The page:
The role of the monitor will be limited to ensuring that the company complies with the moratorium requirements and approves the sale of assets outside the normal course of business, as well as approving any grant of new security. Significantly, the directors will remain in charge of running the business.
New restructuring plans
The Bill introduces a new restructuring mechanism, which is designed on the existing Scheme of Arrangement procedure.
A novel feature of this new scheme will allow the court to sanction a plan that binds dissenting classes of creditors and members, provided they are no worse off than the alternative scenario (which, in many cases, will be the liquidation of the company). This process has been ascribed the curious name of ‘cross-class cram-down’. By implementing the cross-class cram-down, this new restructuring plan is intended to make it easier for companies to reach compromises with its creditors without needing to resort to the use of other restructuring procedures, such as pre-pack administrations.
Supplier termination clauses
Suppliers of goods and services will no longer be able to terminate a contract when a company enters into an insolvency procedure. As a result, companies will be able to preserve their supply contracts in order to aid a rescue plan.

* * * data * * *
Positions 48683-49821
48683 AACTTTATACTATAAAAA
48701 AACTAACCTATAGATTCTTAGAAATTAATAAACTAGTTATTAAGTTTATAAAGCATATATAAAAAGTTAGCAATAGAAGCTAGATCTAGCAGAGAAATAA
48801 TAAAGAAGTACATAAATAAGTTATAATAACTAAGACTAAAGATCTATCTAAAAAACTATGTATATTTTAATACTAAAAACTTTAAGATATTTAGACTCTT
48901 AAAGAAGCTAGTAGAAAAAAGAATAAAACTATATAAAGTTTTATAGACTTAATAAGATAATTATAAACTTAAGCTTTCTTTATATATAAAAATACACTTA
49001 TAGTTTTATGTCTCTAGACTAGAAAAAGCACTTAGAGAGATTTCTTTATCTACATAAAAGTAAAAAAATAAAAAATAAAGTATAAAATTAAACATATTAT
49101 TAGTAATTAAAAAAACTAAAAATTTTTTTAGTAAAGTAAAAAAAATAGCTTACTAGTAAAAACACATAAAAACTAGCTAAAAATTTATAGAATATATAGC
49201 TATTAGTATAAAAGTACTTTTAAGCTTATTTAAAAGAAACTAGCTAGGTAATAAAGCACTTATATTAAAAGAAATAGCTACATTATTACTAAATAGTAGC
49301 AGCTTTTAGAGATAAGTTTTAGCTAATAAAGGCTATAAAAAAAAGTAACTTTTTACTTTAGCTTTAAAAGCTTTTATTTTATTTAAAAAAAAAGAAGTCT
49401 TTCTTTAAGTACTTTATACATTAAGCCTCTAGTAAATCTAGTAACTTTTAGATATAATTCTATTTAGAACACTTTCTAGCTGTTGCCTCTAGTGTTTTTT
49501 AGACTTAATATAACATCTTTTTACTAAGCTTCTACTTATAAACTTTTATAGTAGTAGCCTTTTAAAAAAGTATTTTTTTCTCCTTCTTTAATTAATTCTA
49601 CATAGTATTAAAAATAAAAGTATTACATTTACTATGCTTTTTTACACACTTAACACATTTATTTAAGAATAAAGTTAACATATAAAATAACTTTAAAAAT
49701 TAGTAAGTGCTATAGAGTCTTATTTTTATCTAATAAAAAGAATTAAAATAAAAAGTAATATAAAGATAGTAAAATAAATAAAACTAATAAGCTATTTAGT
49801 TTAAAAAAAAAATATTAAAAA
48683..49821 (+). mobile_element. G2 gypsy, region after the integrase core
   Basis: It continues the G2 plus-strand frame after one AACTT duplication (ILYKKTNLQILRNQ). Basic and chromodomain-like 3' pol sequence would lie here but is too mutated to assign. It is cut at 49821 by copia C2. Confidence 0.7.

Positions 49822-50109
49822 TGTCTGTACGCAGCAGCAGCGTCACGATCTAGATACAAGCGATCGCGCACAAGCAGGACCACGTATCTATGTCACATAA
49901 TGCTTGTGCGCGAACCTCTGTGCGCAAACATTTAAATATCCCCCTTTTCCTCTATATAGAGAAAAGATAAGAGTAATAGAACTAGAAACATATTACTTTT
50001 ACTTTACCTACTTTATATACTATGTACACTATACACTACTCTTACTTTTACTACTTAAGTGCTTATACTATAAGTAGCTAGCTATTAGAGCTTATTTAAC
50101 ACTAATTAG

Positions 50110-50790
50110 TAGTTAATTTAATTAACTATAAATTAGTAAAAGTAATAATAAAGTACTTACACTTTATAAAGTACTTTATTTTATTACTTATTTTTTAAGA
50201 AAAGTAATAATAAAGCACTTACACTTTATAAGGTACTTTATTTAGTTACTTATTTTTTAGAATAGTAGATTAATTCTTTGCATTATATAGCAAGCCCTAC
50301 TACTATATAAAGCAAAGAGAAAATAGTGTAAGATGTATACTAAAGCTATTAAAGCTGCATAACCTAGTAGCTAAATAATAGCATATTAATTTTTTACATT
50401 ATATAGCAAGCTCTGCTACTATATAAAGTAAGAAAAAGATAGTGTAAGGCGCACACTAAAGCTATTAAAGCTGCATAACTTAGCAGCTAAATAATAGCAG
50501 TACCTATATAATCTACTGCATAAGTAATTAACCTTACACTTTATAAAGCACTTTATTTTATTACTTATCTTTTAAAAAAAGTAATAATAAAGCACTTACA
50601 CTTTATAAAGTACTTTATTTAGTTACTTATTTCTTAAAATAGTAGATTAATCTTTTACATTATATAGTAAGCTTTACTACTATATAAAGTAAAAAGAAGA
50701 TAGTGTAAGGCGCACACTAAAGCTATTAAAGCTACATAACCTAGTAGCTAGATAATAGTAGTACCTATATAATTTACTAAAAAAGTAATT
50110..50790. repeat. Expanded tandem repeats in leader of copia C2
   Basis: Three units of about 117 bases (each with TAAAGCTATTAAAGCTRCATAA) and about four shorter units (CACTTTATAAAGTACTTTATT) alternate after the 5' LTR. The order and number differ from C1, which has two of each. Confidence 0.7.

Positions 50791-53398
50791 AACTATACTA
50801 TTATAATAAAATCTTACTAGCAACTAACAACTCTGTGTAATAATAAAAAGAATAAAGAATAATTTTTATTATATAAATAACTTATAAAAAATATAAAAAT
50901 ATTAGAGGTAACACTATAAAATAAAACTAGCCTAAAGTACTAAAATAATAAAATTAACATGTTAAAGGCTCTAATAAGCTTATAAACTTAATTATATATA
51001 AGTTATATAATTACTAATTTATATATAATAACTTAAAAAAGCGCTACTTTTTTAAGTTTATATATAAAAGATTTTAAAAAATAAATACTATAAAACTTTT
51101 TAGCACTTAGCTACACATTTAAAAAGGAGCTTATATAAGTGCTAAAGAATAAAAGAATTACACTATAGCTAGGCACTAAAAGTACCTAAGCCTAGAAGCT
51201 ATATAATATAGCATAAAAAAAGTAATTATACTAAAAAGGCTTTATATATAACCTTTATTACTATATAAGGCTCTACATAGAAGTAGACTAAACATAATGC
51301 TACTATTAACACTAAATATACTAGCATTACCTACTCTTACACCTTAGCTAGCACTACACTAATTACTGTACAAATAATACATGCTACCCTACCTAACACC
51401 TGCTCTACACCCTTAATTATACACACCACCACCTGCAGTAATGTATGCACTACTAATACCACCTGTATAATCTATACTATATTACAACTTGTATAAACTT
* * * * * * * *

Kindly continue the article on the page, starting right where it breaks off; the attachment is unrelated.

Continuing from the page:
The measure does, however, contain safeguards for suppliers to ensure that continued supplies are paid for, and there is a provision to apply to the court to terminate the contract on the grounds of hardship. Suppliers can still terminate contracts on grounds other than a company entering into an insolvency process.
Necessity is the mother of all invention. This latest innovation in the insolvency industry will introduce a package of new measures that have been in the pipeline for some time, and some that are targeted at mitigating what is shaping up to be the worst recession in living memory.
In addition to the new measures set out above, there have been calls for reform to the governance of the insolvency sector, and it remains to be seen as to whether these new measures and the current climate proves to be a catalyst for further change in the industry.
Our view is that the measures are, at least in principle, sensible and ought to provide a degree of breathing space to businesses; however, we cannot help but feel that there is a risk of the measures being rushed through without sufficient consideration for how they might work in practice.
Ultimately, the devil will be in the detail and we wait to see what shape the Bill takes as and when it is given royal assent.
For legal advice on any insolvency related issue, please contact Simon Gerrard at firstname.lastname@example.org